It is only when he says her name that the incredible truth starts to break upon her. Think for a moment about the person you love best in all the world. Think about that person saying your name. Think about the love that is conveyed in just one, two, or three syllables. Surely there is no more beautiful sound than that of the beloved calling us by name. It is unmistakable. And when Mary hears her name in that familiar cadence, against all expectation, a sound she hadn't dared hope she would ever hear again, she begins to turn, to turn from death to life, from darkness to light, from night to day. "Teacher?" She reaches for him. But no - she may not hold him. He has not returned as he was before. He is risen, and everything has changed. The world has turned on its axis, and the victory is won.

Our baptismal service asks us to turn: Will you turn to Jesus Christ and accept him as your Savior? When we come to recognize the risen Christ in our lives and in our world, we must turn to him. And once we have turned, once we have seen the reality of the resurrection, everything changes. Signs of life are everywhere.

The world is full of death and darkness: countries at war, people killing their neighbors, domestic abuse, exile, bigotry and exclusion. In any newscast you will hear messages of disaster, of war, of struggle and persecution and tragedy. The massacre of more than 140 college students in Kenya is only the most recent outrage. We can spend our lives looking into the tomb, wondering in horror and confusion where the dead body of our humanity has been buried. But the message of Easter is different. The good news, the news brought by the angels, is news of life, not death. Why stare into the grave when signs of life are all around us? If your vision is blurred by tears, listen ... Listen for the voice of the one who loves you more than anyone, calling you by name. Turn to that voice and learn what it means to be a child of the living God, a follower on the way that leads to life abundant. The voice calls to every one of us, because every one of us is known to God and is loved by God, my God and your God.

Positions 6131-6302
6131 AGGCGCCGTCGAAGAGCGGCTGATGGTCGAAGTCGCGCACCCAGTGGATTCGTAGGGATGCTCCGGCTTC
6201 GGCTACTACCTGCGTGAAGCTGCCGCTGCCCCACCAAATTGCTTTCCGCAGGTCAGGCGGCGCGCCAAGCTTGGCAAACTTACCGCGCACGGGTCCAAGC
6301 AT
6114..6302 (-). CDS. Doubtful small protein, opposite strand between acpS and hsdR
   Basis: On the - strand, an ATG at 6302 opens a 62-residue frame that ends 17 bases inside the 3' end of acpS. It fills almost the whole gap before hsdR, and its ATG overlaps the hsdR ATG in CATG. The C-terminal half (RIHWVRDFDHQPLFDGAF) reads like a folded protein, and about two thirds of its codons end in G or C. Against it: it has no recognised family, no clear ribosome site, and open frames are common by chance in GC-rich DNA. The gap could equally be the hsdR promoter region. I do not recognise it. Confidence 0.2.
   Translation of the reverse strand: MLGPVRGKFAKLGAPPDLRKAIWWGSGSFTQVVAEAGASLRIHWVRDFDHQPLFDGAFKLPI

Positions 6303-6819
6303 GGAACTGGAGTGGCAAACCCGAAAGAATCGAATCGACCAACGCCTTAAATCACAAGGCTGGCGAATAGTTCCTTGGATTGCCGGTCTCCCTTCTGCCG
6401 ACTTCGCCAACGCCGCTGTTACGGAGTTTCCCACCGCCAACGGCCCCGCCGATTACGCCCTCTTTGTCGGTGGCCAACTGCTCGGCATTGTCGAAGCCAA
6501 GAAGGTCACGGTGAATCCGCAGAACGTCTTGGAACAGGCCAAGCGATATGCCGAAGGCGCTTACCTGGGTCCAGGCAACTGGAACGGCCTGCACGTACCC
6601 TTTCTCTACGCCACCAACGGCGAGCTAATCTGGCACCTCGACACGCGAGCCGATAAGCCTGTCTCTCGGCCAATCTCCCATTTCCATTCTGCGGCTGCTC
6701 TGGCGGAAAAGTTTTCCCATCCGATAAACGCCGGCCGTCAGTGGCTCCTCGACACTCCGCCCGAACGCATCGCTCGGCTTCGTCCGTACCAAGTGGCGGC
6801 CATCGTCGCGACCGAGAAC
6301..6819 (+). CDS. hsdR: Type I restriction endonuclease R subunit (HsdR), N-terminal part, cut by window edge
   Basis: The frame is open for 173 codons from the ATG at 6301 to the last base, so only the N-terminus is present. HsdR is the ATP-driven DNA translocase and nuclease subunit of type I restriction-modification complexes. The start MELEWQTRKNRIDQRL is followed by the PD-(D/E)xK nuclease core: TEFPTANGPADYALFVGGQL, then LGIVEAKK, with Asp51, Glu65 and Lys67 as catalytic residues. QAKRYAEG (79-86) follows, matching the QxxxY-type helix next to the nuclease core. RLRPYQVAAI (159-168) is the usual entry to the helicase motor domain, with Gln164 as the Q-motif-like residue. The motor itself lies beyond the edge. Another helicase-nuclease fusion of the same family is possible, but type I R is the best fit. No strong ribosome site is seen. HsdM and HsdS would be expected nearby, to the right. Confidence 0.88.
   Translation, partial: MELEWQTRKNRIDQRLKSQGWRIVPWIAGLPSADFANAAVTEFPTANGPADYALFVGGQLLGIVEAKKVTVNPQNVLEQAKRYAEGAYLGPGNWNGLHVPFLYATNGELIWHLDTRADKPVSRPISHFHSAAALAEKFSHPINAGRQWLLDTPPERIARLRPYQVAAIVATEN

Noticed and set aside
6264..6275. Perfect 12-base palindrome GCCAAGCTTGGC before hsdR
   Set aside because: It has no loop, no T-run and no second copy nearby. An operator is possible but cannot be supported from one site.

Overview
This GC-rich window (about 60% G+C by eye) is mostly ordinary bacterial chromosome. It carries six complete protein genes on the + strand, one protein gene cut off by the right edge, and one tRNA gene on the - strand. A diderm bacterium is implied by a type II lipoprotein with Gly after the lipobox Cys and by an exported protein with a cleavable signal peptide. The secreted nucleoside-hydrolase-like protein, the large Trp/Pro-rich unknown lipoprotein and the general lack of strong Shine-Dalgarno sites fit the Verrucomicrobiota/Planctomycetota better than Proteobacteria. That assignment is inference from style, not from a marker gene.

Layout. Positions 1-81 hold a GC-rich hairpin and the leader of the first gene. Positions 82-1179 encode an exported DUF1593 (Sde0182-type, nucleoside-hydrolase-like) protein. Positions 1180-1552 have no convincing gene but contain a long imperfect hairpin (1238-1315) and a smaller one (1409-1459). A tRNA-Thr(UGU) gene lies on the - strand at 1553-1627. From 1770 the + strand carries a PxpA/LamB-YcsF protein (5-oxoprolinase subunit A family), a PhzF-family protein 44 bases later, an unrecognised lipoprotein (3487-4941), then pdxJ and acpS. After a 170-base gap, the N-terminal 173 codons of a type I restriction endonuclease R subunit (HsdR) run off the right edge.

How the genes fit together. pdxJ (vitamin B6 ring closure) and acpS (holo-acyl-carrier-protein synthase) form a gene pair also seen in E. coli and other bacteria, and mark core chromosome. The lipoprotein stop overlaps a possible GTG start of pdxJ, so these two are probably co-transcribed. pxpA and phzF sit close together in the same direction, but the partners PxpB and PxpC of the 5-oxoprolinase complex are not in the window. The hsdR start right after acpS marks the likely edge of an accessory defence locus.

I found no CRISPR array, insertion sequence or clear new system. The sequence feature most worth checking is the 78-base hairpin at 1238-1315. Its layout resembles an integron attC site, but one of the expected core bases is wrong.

In a few minutes we will celebrate Holy Communion, and you will hear an invitation which comes to us from a faraway, inclusive community: This is the table, not of the Church but of Jesus Christ.The risen Christ comes to us, not when the Church decrees that we are worthy, not when we feel ready to receive him, not when we are at our best-behaved or most successful or most optimistic. But he comes to us at the graveside, in the midst of grief and confusion, when we are afraid and alone, when we are most despairing, when all we can see in this world is emptiness and death. He comes to us and he calls us by name, so that we may turn and know that he lives.

In the moment of recognition Mary is transformed from a mourner into an apostle. She goes from the tomb to the other disciples, her brothers and sisters who are still in the dark, and she shares the good news with them: I have seen the Lord. This is our purpose as the Church: to go to our brothers and sisters in the world and to tell them, "I have seen the Lord," so that they too may turn, and recognize, and live. The sun rises, the light shines, Christ is risen, and love triumphs.

Alleluia, Christ is risen! the Lord is risen indeed, Alleluia!

The Very Rev Penelope Bridges
5 Apr 2015